How Does Life Start? Meteorites Have Brought Ingredients of DNA to Earth

Are meteorites tiny space transports? Martin Bernetti/AFP/Getty Images

It's not easy to catch a shooting star, so scientists try to make the most out of every meteorite they can find, peering inside to try to learn its secrets. For some scientists, the ultimate secret would be signs of alien life tucked away inside the lump of rock—and they're better able to look for those signs than ever before.

The idea that meteorites could have shuttled—or even still be shuttling today—life across or between solar systems is called panspermia. It's a controversial idea among scientists. "A lot of people are still struggling to convince other people that it could be feasible," Queenie Chan, a planetary scientist at Open University in the U.K., told Newsweek.

Scientists have even looked for visible traces of living creatures inside meteorites, like the infamous Martian meteorite discovered in 1984 and known as Allan Hills 84001, which some scientists argued contains the fossilized worm-like remains of extraterrestrial creatures. But later research showed that the magnetite crystals Martian-lovers had argued could only be created by living things could be produced by a natural geological process. And now scientists have new ways to look for panspermia's microscopic fingerprints even in meteorites that fell decades ago.

"All this time, we were just waiting for the technology to be available for this organic analysis." Chan said. For example, she recently used her background in organic chemistry to analyze with colleagues little pockets of liquid found locked into salt crystals buried deep inside two meteorites, called Zag and Monahans, that fell to Earth in 1998. That research found a trio of particularly intriguing types of compounds: water, amino acids and large clumps of carbon, oxygen and nitrogen.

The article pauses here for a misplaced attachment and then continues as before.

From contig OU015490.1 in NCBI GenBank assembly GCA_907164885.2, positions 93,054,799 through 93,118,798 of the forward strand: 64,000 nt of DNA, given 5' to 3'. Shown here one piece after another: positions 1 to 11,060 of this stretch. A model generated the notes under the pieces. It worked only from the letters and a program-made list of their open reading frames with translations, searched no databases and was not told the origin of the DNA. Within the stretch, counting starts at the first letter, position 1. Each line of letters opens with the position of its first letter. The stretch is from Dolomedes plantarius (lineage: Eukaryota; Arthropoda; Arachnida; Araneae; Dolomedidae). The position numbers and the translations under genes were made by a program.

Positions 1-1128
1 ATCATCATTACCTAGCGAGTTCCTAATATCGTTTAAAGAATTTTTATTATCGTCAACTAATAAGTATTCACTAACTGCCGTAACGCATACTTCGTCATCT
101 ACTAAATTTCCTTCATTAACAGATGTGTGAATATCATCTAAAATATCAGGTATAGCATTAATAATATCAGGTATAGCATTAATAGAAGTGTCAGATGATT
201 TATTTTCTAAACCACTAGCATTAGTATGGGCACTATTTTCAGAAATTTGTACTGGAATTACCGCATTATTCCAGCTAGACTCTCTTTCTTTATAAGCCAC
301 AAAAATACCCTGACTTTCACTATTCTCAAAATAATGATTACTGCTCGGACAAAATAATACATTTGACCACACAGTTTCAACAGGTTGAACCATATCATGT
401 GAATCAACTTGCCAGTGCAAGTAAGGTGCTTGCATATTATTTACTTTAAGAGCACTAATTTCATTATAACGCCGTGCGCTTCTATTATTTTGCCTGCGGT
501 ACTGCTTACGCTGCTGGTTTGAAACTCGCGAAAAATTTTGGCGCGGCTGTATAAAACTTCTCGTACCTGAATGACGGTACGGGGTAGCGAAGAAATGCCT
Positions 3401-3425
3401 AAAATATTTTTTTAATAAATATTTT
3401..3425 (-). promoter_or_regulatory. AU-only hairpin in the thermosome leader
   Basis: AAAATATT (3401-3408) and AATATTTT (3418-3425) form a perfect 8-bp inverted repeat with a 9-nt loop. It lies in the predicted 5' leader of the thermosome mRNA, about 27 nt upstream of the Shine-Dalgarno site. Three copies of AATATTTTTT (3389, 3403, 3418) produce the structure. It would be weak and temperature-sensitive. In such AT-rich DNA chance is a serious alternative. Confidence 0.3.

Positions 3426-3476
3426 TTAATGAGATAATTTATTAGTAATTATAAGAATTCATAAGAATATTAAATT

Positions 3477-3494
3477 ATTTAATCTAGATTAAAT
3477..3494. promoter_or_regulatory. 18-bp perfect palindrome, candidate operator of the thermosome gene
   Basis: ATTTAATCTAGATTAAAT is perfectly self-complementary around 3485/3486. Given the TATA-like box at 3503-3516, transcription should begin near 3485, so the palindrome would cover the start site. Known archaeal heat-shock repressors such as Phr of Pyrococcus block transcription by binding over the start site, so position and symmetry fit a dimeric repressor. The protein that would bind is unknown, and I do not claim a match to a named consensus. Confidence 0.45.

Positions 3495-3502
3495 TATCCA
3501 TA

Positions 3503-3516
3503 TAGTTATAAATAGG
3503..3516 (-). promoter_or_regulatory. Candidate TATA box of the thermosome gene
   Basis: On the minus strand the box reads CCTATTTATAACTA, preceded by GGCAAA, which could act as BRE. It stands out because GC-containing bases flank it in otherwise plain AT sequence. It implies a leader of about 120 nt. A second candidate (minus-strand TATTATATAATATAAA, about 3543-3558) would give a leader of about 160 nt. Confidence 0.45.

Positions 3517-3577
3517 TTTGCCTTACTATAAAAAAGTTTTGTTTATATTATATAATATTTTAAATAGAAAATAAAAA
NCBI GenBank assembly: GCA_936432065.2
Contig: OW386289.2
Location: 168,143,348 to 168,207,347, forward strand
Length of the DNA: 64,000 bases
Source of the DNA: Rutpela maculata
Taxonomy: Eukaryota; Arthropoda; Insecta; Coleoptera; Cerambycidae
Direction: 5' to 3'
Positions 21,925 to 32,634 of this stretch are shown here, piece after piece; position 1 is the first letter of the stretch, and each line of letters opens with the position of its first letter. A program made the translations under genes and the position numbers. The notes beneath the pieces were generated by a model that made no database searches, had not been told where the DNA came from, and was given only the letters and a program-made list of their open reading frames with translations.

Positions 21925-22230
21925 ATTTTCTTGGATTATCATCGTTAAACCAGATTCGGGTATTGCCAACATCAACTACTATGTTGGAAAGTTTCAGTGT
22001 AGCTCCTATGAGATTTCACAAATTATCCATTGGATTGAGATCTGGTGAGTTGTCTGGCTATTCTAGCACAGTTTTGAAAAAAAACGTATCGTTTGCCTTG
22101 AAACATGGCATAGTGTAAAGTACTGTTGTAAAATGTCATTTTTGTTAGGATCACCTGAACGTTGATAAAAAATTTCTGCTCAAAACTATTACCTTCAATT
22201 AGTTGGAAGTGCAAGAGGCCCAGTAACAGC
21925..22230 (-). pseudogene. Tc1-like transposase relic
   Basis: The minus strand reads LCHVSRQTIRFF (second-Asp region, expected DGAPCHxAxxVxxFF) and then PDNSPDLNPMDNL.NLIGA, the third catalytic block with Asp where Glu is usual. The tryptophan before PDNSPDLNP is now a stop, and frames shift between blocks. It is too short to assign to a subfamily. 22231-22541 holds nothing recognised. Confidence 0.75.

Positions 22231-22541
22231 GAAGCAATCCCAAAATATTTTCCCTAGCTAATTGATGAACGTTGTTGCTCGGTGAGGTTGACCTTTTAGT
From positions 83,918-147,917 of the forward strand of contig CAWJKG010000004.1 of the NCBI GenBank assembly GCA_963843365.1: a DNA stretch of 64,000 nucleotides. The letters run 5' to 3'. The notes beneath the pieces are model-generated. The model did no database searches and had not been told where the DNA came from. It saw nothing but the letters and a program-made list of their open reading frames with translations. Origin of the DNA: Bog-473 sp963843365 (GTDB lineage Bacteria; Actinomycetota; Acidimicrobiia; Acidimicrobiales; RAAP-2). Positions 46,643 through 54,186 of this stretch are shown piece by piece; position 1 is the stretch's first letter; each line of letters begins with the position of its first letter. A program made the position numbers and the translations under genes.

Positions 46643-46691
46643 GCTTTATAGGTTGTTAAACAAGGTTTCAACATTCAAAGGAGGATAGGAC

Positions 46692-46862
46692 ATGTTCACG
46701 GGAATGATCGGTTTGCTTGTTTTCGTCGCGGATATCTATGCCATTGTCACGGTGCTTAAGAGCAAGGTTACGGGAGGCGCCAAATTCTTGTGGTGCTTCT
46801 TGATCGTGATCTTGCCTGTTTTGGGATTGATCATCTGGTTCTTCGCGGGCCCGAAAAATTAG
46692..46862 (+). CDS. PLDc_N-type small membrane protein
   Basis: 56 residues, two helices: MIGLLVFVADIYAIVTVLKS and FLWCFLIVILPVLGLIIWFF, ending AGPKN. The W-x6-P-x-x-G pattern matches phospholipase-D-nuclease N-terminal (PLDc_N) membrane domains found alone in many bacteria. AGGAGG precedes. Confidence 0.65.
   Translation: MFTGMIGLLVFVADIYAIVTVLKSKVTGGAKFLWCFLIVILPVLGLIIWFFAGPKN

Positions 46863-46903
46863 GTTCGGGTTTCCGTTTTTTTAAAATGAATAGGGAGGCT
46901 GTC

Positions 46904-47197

"They're bringing little bags of organic ingredients onto the Earth's surface," she added, where they can undergo a range of chemical reactions that could theoretically lead to living things. Of course, in order to do that, they have to survive the journey to Earth, which is never a smooth ride.

There's the physical shock created by slamming into Earth's atmosphere, plus the huge amount of radiation and heat that comes with the journey. But Chan says that if a meteorite is large enough, there's plenty of rock to shield life or its ingredients from those deadly conditions.

The outside of meteorites can reach temperatures as high as 1800 degrees Fahrenheit—that's how you recognize meteorites, it turns out, you look for a round, dark rock that, when opened, reveals that only the outermost fraction of an inch is actually black. That's what scientists call the fusion crust: "It is basically molten rock on the outside that go cooled really quickly." The crust is a dead zone, completely sterilized by the scalding temperatures.

But with a little luck, there's plenty of space inside buffered from those extreme conditions. "It's like a little cradle inside of the rock," Chan said—a cradle that, as she found from her analysis of salt crystals buried within a meteorite, can protect compounds that make life happen.

Read more: Ancient Meteorites That Crashed to Earth Carried Ingredients for Life, Including Water and Organic Compounds

The fiery entry isn't the only time life within a meteorite could be vulnerable to toasty temperatures, she added. Modern technology can show whether the stuff inside a meteorite was heated as it formed, thanks to small structural differences in compounds. High temperatures usually kill life, so scientists like Chan hope for samples without this heat signature.

And as to what types of molecules they want to find, Chan says the gold standard would be amino acids, the building blocks of proteins—specifically, amino acids that are all the left-handed flavor, which matches what life here on Earth uses. Her work has found amino acids, but not displaying this characteristic, as well as the "letters" that make up DNA and large molecular clumps of carbon and hydrogen.

For now, Chan and her colleagues are still watching and waiting, using whatever tools they can to study meteorites. "If somebody finds life, that would be phenomenal."